ASN Wikibase Occurrence # 225204
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Narrative:The noninstrument-rated pilot and passenger departed in the helicopter on a visual flight rules (VFR) cross-country flight. A family member reported that it was raining at the time of the helicopter's departure, and about an hour later, she received a video from the passenger depicting the helicopter flying above a cloud layer with no discernable horizon and some of the clouds extending above the helicopter's altitude. Review of weather and flight track information revealed that the helicopter climbed to an altitude of about 13,000 ft mean sea level (msl); remaining about that altitude for over 25 minutes. About 3 minutes before the accident, the helicopter entered a descent that continued to an altitude of about 9,200 ft msl, during which the helicopter completed more than two 360° descending turns of decreasing radius. The last recorded location of the helicopter was about 1,650 ft from the accident site.
|Friday 17 May 2019
Robinson R44 II
|Year of manufacture:
|Total airframe hrs:
|Lycoming IO-540 SER
|Fatalities: 2 / Occupants: 2
|4 mi N of Alpine, Utah County, UT -
United States of America
| En route
|West Jordan, UT (U42)
| Accident investigation report completed and information captured
The wreckage was highly fragmented, consistent with a high-speed impact. Examination of the airframe and engine revealed no evidence of any preaccident mechanical failures or malfunctions. The helicopter was approved by the manufacturer for day and night VFR flight, and was not approved for instrument flight. The helicopter was not equipped with a supplemental oxygen system, nor was any supplemental oxygen equipment found in the wreckage.
AIRMET Sierra for mountain obscuration and moderate icing between the freezing level 18,000 ft was valid for the accident site at the accident time. There was no record of the pilot receiving any preflight weather information from an access-controlled source. The helicopter was likely operating in visual meteorological conditions above the clouds until its initial descent from about 13,000 ft, at which point the helicopter likely entered and remained in instrument meteorological conditions for the rest of the flight.
Although the altitude and duration of the flight did not meet regulatory requirements for supplemental oxygen use, it is likely that the pilot may have been experiencing some early effects of hypoxia, including euphoria, which may have exacerbated the effects from his use of multiple drugs. Toxicology testing revealed a blood level of amphetamine (around 300 ng/ml) and the presence of phenylpropanolamine, indicating that the pilot was most likely using a street preparation of the drug. Testing also identified phenylpropanolamine and oxycodone in blood and urine, and oxazepam in urine. Euphoria and over-confidence associated with the pilot's amphetamine use would have likely been exacerbated by the early effects of hypoxia due to his decision to operate the helicopter at high altitude.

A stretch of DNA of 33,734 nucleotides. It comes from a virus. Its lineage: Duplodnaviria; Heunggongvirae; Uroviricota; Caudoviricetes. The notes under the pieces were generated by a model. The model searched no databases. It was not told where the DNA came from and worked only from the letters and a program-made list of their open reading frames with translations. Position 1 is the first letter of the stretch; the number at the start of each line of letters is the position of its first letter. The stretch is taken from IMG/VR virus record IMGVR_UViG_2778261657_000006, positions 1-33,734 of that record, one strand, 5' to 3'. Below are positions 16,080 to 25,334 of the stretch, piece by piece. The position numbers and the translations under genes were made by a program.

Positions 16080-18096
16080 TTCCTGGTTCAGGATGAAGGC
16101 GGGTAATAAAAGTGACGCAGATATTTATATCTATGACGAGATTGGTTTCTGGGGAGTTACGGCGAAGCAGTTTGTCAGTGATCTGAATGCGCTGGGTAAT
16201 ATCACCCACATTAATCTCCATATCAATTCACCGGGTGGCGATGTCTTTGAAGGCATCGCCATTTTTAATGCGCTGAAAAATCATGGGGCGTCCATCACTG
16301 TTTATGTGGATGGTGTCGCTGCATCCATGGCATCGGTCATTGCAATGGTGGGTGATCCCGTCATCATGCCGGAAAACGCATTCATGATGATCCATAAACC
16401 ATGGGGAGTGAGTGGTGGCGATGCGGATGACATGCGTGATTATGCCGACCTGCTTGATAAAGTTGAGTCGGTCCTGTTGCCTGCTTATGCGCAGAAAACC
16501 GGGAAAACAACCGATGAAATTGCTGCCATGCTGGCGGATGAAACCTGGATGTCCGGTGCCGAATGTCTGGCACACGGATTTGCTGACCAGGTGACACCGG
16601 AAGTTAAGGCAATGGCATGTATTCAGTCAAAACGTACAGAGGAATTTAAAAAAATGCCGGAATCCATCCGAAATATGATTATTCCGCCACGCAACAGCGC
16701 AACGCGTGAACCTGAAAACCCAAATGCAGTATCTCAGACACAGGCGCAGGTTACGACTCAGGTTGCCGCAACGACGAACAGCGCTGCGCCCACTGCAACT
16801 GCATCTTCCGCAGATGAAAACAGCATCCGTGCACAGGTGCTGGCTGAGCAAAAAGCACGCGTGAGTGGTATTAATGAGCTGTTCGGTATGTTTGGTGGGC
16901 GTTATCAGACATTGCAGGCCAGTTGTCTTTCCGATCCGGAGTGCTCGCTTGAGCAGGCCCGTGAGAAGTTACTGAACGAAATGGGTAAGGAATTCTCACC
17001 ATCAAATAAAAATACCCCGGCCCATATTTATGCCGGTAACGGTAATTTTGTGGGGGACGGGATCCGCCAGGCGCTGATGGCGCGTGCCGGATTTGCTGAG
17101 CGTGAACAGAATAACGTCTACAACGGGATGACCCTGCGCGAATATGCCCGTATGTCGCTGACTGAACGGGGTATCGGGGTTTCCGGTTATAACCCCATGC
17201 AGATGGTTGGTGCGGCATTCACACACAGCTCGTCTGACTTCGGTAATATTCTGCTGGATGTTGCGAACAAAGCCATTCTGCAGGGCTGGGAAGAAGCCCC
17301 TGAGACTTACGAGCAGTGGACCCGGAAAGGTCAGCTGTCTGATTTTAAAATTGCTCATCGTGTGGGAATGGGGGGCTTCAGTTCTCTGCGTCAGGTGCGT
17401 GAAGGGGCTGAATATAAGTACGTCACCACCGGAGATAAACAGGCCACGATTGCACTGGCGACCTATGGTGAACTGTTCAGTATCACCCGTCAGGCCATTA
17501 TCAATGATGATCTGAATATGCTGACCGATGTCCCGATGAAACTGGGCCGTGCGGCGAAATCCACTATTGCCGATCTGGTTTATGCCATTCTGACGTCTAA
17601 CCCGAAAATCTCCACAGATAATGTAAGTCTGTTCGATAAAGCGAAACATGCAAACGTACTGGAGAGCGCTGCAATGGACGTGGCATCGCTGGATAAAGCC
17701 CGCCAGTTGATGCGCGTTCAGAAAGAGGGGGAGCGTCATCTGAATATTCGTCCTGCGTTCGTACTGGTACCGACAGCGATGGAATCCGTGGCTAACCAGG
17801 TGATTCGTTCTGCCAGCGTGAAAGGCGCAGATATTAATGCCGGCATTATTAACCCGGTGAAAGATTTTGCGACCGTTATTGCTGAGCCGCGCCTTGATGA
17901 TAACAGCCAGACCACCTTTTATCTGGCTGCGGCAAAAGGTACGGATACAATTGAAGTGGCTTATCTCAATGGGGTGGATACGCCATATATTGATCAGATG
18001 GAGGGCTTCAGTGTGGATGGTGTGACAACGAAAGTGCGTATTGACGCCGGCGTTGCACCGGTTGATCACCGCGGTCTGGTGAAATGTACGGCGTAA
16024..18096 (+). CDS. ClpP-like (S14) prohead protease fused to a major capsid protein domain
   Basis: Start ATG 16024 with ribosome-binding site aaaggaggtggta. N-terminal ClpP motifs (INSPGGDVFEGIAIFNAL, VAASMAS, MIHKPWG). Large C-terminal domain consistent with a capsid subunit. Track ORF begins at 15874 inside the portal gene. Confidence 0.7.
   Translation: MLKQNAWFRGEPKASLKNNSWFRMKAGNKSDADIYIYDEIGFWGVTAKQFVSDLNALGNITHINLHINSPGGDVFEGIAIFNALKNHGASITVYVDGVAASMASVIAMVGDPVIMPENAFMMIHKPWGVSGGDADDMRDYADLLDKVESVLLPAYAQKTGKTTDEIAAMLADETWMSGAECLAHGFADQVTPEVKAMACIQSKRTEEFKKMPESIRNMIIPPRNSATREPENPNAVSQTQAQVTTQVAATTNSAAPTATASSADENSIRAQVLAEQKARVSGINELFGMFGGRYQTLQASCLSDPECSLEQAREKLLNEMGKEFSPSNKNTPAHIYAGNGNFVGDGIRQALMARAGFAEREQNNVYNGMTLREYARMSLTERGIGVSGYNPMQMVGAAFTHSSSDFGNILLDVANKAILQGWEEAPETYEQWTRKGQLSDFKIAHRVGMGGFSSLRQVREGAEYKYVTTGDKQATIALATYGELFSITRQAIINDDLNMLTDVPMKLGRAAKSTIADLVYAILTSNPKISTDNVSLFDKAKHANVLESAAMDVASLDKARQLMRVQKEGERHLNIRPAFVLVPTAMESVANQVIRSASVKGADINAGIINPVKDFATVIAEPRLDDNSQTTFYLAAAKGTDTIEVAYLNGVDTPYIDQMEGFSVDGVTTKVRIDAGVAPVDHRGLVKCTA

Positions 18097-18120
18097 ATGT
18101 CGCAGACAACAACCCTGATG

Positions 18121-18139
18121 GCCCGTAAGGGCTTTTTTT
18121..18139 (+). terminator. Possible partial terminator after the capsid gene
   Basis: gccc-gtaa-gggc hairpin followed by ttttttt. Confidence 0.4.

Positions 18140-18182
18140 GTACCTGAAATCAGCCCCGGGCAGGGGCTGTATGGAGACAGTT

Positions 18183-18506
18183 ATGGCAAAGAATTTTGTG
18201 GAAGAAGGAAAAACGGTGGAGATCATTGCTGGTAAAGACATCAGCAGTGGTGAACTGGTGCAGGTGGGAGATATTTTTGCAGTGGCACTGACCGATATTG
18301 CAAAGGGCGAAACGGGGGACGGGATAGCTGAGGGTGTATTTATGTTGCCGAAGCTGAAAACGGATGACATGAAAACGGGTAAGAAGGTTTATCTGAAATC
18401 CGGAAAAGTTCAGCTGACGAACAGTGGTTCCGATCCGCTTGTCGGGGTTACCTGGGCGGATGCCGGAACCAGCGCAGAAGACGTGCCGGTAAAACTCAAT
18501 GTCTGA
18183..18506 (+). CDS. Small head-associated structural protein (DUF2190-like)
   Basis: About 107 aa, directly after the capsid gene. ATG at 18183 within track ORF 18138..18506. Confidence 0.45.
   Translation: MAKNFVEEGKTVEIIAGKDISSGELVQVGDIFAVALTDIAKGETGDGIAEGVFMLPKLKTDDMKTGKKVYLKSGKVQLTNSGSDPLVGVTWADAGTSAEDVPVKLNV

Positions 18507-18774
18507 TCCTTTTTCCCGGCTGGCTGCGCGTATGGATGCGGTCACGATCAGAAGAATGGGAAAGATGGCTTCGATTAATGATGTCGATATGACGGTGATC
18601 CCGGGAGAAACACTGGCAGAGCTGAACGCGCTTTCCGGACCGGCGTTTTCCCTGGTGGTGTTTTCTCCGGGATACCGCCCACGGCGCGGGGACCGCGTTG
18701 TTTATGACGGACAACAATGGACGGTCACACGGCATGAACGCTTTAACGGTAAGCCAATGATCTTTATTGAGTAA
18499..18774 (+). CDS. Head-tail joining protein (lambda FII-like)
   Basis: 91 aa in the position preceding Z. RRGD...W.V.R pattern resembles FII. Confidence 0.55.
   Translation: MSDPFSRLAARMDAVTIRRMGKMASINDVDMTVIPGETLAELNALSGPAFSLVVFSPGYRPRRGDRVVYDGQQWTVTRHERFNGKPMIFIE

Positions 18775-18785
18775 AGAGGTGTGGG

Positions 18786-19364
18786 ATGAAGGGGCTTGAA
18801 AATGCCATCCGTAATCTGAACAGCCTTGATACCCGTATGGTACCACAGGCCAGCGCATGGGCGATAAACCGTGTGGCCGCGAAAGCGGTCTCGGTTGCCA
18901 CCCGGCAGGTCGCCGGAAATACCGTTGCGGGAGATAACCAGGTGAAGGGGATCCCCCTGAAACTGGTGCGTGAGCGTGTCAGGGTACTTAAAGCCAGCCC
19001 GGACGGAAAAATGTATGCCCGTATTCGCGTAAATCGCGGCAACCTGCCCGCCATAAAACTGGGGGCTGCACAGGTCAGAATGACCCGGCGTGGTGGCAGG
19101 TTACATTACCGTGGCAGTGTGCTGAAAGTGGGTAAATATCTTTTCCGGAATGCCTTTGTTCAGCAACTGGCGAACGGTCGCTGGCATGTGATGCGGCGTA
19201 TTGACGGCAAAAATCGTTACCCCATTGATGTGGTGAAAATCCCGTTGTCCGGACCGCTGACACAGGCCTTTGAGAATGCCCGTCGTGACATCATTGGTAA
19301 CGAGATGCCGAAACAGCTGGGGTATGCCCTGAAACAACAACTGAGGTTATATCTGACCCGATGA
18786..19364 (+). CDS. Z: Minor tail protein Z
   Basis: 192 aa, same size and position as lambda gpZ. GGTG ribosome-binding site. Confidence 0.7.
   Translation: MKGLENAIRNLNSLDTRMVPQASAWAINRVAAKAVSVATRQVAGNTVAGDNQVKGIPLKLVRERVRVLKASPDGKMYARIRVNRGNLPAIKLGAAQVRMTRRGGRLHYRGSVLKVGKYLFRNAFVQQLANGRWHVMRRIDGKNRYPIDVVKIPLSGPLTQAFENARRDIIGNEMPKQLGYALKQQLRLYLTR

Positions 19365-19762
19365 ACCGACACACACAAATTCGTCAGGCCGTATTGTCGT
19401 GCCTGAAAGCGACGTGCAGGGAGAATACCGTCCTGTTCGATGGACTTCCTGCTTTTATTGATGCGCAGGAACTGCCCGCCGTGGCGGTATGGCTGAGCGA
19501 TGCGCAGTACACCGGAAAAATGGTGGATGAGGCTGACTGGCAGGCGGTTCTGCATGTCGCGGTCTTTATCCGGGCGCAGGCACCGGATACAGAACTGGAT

The pilot's decision to operate the helicopter in reduced visibility conditions with no training in flight by reference to instruments in a helicopter that was not certified for instrument flight was conducive to the development of spatial disorientation. The helicopter's turning descent before impact and the wreckage distribution that indicated a high-speed impact were both consistent with the known effects of spatial disorientation. Based on the available information, the pilot entered instrument meteorological conditions and shortly after, began experiencing spatial disorientation, which resulted in a loss of control and impact with terrain. It is likely that the psychoactive effects from the pilot's use of amphetamine contributed to his preflight decision making, and the additional effects of early hypoxia contributed to his continued flight into adverse weather conditions.
Probable Cause: The noninstrument-rated pilot's continued visual flight rules flight into instrument meteorological conditions, which resulted in spatial disorientation and subsequent loss of control. Contributing to the accident was hypoxia due to the high altitude at which the pilot chose to conduct the flight combined with the impairing effects of amphetamine use.
|2 years and 5 months
| Final report
FAA register: https://registry.faa.gov/aircraftinquiry/NNum_Results.aspx?NNumbertxt=744TW
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